Three thoughts on the Brexit referendum

Welcome to fantasyland. Are the toughest Brexit negotiations likely to be within the UK itself? Anyone for a ‘Swiss option’? Drug prices, bent bananas, TTIP — have the media missed a trick?


By Peter Ungphakorn
POSTED JUNE 29, 2016 | UPDATED JUNE 29, 2016


The UK has entered fantasyland after the June 23, 2016 vote to leave the European Union.

We can all fantasise.

1. The toughest negotiations will be within the UK itself

This one is more reality than fantasy. Much has been said about the options facing the UK, including what economic relationship the EU might offer London — versions modelled on Norway/EEA, Switzerland, Canada, the US and so on.

1. Toughest negotiations are within UK
2. Any one for a Swiss option?
3. Have the media missed a trick?

Crucially, this will also depend on what relationship the UK would seek. That would have to be thrashed out inside the UK before it starts to talk to Brussels. But yet after a long and bitter referendum campaign, no one has a clue what the UK’s post-Brexit economic and trade policy is going to be, least of all those who campaigned to leave.

No one has a clue what the UK’s post-Brexit economic and trade policy is going to be, least of all those who campaigned to leave

The Brexit government will face a dilemma. If it wants any meaningful access to the EU’s single market the bargain would have to include some form of free movement of labour. Obviously that would contradict what many “leave” voters sought.

Those voters were promised tighter immigration control. That means EU citizens would need work permits and visas to stay in the UK (as with the much-cited Australian points system), and in return the UK would get nothing like full access to the single market.

British goods and services would face new trade barriers across the Channel. British citizens would face the barriers of EU visas and work permits. “Leave” campaigners hailed Britain’s tradition of openness; but their first acts on the way out could be to close the doors.

This could maximise the disruption to the UK economy. (It would be mitigated only if the UK decided to liberalise unilaterally by lowering trade barriers and scrapping the worst farm subsidies, as some economists advocate. But that was never seriously debated in the campaign and would no doubt face strong opposition, including from farmers who had been promised continued support.)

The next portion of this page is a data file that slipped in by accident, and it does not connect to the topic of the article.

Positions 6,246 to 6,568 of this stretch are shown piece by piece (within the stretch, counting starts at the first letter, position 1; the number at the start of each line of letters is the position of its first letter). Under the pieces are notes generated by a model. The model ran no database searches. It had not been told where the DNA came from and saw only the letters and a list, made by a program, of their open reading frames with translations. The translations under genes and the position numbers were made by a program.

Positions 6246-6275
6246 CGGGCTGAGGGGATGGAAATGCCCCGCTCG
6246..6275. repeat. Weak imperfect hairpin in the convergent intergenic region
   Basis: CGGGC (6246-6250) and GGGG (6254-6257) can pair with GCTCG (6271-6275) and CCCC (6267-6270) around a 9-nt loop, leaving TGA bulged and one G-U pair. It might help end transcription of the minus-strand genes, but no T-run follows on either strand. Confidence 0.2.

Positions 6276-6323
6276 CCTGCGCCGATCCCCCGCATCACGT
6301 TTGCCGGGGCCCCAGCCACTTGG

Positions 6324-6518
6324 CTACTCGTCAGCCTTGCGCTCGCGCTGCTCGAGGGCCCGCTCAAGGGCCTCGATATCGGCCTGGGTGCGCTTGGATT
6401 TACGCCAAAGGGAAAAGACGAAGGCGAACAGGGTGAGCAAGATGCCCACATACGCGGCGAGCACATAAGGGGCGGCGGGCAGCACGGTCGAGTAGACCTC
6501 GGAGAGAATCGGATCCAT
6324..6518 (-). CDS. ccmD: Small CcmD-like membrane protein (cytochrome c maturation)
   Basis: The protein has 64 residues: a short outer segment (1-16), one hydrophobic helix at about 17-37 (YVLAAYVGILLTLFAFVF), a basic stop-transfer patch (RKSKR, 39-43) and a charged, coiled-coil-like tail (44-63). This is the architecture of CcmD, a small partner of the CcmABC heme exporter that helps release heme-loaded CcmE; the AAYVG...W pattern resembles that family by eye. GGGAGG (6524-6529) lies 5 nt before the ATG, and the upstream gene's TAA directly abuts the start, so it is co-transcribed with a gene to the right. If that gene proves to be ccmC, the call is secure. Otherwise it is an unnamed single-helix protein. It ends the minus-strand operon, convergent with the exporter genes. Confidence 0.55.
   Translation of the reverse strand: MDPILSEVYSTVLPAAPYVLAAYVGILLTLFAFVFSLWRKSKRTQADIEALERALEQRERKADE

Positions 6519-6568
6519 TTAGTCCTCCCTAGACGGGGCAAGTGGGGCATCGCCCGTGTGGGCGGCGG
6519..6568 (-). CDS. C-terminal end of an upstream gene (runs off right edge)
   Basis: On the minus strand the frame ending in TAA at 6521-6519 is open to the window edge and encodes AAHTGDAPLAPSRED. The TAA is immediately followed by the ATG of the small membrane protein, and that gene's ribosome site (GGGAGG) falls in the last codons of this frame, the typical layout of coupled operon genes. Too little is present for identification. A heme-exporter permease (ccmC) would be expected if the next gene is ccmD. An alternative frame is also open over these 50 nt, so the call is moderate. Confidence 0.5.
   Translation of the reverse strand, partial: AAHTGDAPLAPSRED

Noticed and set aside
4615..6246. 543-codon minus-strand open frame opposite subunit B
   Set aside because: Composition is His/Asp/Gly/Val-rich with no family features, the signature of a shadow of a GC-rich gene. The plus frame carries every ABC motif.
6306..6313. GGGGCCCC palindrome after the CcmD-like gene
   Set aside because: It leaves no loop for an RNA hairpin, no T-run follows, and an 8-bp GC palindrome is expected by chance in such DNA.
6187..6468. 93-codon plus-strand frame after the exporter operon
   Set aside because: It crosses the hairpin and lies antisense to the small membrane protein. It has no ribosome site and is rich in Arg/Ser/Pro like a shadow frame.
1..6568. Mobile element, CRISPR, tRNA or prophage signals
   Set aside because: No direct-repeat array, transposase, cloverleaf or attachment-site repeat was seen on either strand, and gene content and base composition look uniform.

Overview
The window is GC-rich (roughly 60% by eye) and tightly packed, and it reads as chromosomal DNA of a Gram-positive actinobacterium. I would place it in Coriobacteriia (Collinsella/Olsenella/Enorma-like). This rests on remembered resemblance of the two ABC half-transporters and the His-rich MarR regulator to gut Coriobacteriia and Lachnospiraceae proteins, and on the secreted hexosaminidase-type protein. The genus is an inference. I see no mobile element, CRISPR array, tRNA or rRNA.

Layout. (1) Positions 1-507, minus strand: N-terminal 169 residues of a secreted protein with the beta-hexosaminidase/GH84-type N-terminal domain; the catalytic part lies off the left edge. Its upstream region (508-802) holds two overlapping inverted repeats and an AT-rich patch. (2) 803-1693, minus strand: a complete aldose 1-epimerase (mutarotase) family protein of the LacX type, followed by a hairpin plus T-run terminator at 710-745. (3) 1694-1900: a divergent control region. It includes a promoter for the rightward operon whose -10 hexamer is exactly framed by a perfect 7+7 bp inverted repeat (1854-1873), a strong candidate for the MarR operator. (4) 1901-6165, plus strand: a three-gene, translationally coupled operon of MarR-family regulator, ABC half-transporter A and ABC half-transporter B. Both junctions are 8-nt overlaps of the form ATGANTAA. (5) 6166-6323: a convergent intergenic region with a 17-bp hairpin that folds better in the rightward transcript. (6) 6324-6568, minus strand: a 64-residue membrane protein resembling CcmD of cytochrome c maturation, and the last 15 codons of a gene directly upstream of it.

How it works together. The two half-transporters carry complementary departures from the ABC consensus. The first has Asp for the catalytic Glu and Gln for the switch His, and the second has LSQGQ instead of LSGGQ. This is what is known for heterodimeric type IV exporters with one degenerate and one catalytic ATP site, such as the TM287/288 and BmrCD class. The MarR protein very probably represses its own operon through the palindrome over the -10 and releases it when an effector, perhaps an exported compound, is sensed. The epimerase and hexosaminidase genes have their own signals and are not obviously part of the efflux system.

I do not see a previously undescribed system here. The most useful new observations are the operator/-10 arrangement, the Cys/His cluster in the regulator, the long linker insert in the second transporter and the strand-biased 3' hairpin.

Boris Johnson, meanwhile, seems to believe the UK can have its cake and eat it. It will control immigration from the EU, but UK citizens will continue to be free to live and work in the EU and British companies will continue to enjoy the EU’s single market, he says.Now that is fantasy.

Still, debating all of that, even internally, may have to wait while the main political parties and much of UK politics struggle to deal with the referendum’s fallout.

Johnson, Gove or May? Corbyn or any number of rivals? What will Scotland seek to bargain with Brussels? Can it veto Brexit? Will Scotland and Northern Ireland hold independence referendums?

An early general election to try to give the next government a mandate seems likely (but not certain). It could be as messy as the referendum campaign itself, and by that time politicians could find themselves trusted even less than they are now.

By comparison, negotiating one or other model of relationship with the EU and the rest of the world would seem to be pretty simple.

See also:
Argentinisation of British citizenship
Britain’s bargaining stance post-Brexit
Brexit: the disaster decades in the making

Swisss Fed Council_2016 1200px cropped
The Swiss Cabinet (“Federal Council”) 2016.
From left: Alain Berset (Social Democrat), Didier Burkhalter (Liberal), Doris Leuthard (Christian Democrat, Confederation Vice President for 2016), Johann Schneider-Ammann (Liberal, Confederation President for 2016), Ueli Maurer (People’s Party), Simonetta Sommaruga (Social Democrat), Guy Parmelin (People’s Party)
(and Federal Chancellor Walter Thurnherr, the council’s chief of staff)

2. Any one for a Swiss option?

Indendence or betrayal? Can the splits be healed? The referendum has divided the UK into four or more regions with apparently irreconcilable differences and perhaps more reasons to separate than to stay together.

So how about a “Swiss option”? Not Switzerland’s bilateral relationship with the EU, but how it deals with the kind of divisions that we are seeing in the UK.

With four national languages, each in a culturally different area, Switzerland emerged from political and religious conflict over a century ago with a unique political model based on consensus, direct democracy and decentralisation — through local, cantonal and federal government.